If you have an established aquarium, you likely already have plenty of lush plants, which is part of an ideal guppy environment. Having a well-planned environment for guppy fry can help them hide and save them from being eaten by the adult fish. Recommended plant types include moss, frogbit, and guppy grass.

A DIY Guppy Fish Breeding Box

If you’re not looking to purchase a breeding box, you can create your own homemade setup for an affordable price. If you have a plastic container, a net, and rubber bands, you can build your own DIY breeding box. 

To create it, take a clean plastic container, put the mesh bag or net over the jar’s opening, and put a rubber band around it. Cut the plastic in half and place the meshed half onto the second half so that it’s face down. 

You will then have a container with two layers that can be secured and held together with your rubber bands. The upper portion of the container sits upside down inside the bottom container.

Fill the container with aquarium water and secure it to the aquarium side with some strong and water-resistant tape. Add some plants, and you can put the pregnant guppy inside your DIY breeding box. 

Once she gives birth, the guppy fry will automatically pass through the mesh netting, so they are separated, keeping the mother in the upper portion of the box. If you have all the necessary materials, a DIY breeding box is just as effective as a purchased one.

Here are some good tutorials:

DIY Guppy Fish Breeding Box: https://www.youtube.com/watch?v=VSTDOypTCm8

DIY Aquarium Breeder Box Fry Keeper: https://www.youtube.com/watch?v=4CfUDOz93Gw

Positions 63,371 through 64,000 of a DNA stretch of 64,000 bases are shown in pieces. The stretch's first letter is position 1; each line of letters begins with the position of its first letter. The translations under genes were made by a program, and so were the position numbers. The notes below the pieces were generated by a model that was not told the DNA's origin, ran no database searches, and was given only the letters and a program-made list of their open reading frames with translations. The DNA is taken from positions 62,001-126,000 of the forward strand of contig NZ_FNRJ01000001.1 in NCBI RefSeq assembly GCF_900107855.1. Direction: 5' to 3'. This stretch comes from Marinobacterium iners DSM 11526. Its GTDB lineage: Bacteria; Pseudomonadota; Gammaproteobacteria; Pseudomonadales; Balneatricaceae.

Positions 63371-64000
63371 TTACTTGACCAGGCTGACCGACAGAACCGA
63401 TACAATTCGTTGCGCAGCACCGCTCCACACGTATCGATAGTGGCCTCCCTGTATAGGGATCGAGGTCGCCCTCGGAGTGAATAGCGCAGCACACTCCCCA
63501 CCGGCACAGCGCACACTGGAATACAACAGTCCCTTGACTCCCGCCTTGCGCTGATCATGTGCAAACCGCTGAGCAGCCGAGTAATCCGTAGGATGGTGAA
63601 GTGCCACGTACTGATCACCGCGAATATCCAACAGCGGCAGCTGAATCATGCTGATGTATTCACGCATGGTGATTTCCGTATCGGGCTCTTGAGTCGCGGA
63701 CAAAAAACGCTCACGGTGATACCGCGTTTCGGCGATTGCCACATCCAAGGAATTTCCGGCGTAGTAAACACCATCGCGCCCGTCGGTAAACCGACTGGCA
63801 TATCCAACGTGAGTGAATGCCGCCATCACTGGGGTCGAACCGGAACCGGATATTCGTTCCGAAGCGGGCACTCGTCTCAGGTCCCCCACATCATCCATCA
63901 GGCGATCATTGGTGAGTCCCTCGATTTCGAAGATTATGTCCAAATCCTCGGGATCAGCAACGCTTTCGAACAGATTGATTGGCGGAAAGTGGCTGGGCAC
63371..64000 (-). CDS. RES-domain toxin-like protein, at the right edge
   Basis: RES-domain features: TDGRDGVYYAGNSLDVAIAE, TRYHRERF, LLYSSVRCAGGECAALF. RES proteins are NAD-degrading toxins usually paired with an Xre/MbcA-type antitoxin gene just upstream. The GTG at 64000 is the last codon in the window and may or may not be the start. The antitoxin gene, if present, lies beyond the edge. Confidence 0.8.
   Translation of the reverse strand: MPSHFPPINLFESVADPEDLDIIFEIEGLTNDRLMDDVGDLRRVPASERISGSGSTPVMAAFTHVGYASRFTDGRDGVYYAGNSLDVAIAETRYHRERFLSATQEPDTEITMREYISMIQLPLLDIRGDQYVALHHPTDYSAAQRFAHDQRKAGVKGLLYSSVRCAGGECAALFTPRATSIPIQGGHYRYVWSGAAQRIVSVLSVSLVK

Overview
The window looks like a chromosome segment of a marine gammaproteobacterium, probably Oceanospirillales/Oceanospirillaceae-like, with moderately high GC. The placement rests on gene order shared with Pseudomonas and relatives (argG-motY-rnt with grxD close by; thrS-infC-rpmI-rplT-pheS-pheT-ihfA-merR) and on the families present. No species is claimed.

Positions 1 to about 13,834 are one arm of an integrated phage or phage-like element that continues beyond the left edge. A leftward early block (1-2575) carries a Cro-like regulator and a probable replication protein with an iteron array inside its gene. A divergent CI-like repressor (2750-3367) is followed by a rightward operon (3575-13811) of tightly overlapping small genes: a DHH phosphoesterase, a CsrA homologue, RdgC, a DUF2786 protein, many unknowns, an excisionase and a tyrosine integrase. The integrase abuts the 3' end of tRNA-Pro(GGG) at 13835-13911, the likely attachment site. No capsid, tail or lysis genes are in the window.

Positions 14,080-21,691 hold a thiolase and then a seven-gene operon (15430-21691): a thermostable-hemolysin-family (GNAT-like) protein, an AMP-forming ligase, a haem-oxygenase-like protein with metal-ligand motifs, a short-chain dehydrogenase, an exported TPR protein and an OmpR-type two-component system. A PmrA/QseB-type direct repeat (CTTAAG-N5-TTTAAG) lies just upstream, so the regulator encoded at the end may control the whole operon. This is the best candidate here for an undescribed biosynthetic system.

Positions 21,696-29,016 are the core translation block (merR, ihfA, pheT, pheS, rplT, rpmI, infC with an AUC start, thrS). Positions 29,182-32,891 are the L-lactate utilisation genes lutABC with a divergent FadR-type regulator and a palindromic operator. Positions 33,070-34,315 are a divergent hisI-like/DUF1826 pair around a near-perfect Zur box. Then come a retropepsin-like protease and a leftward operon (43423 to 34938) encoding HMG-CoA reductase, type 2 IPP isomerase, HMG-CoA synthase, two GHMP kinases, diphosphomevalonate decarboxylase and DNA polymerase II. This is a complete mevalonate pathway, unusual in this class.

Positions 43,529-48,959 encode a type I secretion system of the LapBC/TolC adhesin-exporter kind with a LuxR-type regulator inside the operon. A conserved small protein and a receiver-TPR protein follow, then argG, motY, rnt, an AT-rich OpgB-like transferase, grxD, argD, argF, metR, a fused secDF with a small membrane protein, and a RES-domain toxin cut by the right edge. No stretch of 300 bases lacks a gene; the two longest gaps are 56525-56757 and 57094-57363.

When can I put a pregnant guppy in the breeding box?

Once you notice that her birth time is nearing, you can keep your pregnant guppies in the box. She should be removed 24 to 48 hours after giving birth to prevent her from eating the guppy fry.

How long should I keep guppy fry in the breeding box?

Baby guppies can be left in the box for up to two weeks for them to grow big enough so the adult fish cannot eat them. If you keep them in the box beyond two weeks, it may stunt their growth. If you ensure that the water conditions are optimal, you’re feeding them the best diet, and they are not showing signs of distress, you could keep them in the breeding box as long as you need.

Can two pregnant guppies share a breeder box?

Two pregnant guppies should not share a breeder box once they’ve given birth to give the guppy fry the best chance at survival.

How do I use a guppy breeding box?

A breeder box is the best defense from having the guppy fry eaten by the mother. Breeder boxes are relatively easy to use and maintain, even for new fish owners. The breeder box is a container that has two separate tanks, so when the guppy fry are born, they are separated from their mother, so she does not eat them.